OK, so attending a 12-person Christmas dinner with my classmates two nights ago at a decent Indian restaurant in town. Before any food arrived at our table, and when my wine-partner and I had each poured the first class of a bottle that we had split, our waiter decides to shake things up a bit...literally, and he moves our table over 8 inches to make room for another unexpected group of guests. But in the process of moving this hunk of oak, he completely spills our bottle of wine, and until I can turn it upright *thankfully without any damage to clothing* at least three glasses have been lost. In America, a new bottle would appear on the table within seconds of a staff member committing such a faux-pas, no questions asked. And one could also expect a free dessert or discount on the bill as a result of such a calamity. However, in England, this apparently isn't the case. The waiter never bothered to bring a new bottle, or even acknowledge that he had massively screwed up. After a significant amount of BEGGING, I was given two replacement glasses of wine, filled with the crap house wine that probably sat in an opened barrel for years before...I was astonished by this experience, as my British friends wrote this off by saying, "Welcome to Britain. You're lucky you got any replacement for the wine at all." WOW!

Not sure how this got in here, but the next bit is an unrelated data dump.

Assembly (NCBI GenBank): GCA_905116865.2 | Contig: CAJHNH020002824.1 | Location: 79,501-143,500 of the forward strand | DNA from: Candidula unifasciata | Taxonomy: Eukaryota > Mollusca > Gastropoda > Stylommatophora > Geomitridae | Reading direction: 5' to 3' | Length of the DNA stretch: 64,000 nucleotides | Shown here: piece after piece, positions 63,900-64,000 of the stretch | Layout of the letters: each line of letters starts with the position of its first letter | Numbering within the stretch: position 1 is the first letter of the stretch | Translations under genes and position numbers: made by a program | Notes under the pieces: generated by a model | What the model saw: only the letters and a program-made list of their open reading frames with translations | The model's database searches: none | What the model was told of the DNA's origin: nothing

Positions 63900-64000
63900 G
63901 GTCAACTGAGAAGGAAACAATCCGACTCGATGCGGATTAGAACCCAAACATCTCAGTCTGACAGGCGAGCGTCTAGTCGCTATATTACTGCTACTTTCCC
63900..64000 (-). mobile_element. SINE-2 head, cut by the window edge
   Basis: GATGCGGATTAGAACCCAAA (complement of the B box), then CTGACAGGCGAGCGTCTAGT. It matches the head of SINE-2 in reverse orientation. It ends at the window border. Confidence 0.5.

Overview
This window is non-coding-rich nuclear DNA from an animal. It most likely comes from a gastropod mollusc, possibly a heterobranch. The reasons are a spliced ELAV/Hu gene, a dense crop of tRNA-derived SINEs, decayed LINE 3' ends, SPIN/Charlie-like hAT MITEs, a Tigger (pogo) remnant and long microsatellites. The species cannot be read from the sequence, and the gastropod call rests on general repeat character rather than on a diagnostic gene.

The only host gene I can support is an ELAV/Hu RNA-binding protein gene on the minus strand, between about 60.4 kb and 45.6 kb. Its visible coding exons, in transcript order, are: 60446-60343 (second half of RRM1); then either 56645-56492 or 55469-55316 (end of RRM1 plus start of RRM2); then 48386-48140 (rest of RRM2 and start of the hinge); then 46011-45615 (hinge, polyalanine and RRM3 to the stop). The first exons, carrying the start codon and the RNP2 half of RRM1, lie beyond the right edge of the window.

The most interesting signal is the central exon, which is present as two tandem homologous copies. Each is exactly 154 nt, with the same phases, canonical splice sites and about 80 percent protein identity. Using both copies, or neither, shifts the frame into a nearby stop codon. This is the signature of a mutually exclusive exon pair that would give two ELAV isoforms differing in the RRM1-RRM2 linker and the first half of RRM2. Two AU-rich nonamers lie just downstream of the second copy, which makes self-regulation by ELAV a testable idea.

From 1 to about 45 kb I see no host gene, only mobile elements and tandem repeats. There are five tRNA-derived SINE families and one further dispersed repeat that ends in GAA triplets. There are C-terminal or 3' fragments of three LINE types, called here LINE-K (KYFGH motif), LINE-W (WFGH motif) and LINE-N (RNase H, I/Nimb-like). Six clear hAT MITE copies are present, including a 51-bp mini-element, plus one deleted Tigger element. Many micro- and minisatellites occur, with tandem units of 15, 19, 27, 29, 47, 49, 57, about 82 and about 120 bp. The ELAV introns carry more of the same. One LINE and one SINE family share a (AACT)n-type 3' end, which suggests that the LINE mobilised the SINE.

So many flurries: It's a blizzard out there!

ENGLAND - PART OF SERIES: Urban Socialite in the Sticks

Attending school at UEA in Norwich has informed me of life as a rural hick for the first time since five years ago when I tried and failed to be a student at Cornell University, stuck in the heart of upstate New York wastelands. I have realized that in many ways I am living in a backward society....this could not have been more true today when I boarded the train that was supposed to take me to Stansted Airport, but the conductor decided that such a stop would not be necessary, forcing me all the way back to Norwich from a place called Brummel (luckily I made my flight...) So in Brummel, I see that there is actually a man who has the job of opening and closing a gigantic wooden gate that covers the train tracks before each train passes by...this is a bit absurd, given that America and presumably the rest of the 1st world have had the technology for ages to have electronic barriers that open and close automatically as trains approach - what century is this place called Norfolk stuck in?



SLOVENIA: